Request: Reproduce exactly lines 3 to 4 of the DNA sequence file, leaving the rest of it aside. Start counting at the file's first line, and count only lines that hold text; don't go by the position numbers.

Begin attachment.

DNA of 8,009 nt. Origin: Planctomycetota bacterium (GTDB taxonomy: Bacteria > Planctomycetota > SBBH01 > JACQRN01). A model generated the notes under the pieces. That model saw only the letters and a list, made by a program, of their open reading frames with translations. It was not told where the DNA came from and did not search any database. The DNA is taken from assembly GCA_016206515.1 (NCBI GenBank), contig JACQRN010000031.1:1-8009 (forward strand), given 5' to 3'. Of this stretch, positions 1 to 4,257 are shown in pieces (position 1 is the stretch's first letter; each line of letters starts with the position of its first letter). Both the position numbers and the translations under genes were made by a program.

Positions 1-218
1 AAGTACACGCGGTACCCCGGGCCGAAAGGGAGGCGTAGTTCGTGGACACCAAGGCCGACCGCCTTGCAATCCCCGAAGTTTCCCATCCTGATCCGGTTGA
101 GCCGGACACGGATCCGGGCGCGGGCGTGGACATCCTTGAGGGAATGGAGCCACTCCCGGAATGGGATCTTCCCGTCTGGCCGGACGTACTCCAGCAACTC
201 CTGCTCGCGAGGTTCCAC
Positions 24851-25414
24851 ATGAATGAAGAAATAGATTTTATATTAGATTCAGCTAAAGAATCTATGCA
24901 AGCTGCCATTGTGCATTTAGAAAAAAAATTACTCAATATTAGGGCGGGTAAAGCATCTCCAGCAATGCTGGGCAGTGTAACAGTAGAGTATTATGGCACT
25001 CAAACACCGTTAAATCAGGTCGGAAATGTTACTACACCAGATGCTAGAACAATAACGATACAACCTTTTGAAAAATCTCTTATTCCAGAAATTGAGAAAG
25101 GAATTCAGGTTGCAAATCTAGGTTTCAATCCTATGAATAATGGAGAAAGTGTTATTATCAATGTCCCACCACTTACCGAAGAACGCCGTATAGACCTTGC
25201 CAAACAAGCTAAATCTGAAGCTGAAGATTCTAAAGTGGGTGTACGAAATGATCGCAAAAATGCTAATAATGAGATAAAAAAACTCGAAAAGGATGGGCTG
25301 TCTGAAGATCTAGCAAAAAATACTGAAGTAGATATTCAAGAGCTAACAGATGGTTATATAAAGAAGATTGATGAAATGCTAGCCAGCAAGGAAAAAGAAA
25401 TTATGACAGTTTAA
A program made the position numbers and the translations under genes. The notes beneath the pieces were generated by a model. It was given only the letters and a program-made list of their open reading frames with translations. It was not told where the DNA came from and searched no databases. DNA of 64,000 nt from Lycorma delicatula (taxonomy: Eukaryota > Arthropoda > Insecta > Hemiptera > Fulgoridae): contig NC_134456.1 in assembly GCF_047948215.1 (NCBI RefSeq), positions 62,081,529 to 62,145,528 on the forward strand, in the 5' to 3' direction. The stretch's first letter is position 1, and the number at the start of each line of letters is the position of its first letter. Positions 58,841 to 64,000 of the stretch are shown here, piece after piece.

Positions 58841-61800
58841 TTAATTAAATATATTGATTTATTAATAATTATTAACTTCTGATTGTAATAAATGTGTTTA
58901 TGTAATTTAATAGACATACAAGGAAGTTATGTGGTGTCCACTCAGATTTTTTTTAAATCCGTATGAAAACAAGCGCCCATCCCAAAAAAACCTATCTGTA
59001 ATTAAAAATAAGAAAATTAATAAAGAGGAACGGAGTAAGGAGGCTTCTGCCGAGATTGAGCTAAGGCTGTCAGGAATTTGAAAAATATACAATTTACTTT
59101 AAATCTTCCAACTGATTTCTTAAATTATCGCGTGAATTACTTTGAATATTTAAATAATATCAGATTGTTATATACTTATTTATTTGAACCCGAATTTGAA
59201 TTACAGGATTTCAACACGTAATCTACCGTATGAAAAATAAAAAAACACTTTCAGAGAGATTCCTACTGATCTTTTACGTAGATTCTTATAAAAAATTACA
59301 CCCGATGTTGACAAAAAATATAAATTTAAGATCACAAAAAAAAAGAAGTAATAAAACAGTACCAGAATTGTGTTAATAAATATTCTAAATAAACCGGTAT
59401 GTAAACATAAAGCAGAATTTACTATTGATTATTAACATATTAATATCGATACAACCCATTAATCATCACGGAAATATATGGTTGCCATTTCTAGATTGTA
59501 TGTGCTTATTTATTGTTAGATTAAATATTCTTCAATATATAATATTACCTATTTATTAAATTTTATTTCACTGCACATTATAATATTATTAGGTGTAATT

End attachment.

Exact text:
1 AAGTACACGCGGTACCCCGGGCCGAAAGGGAGGCGTAGTTCGTGGACACCAAGGCCGACCGCCTTGCAATCCCCGAAGTTTCCCATCCTGATCCGGTTGA
101 GCCGGACACGGATCCGGGCGCGGGCGTGGACATCCTTGAGGGAATGGAGCCACTCCCGGAATGGGATCTTCCCGTCTGGCCGGACGTACTCCAGCAACTC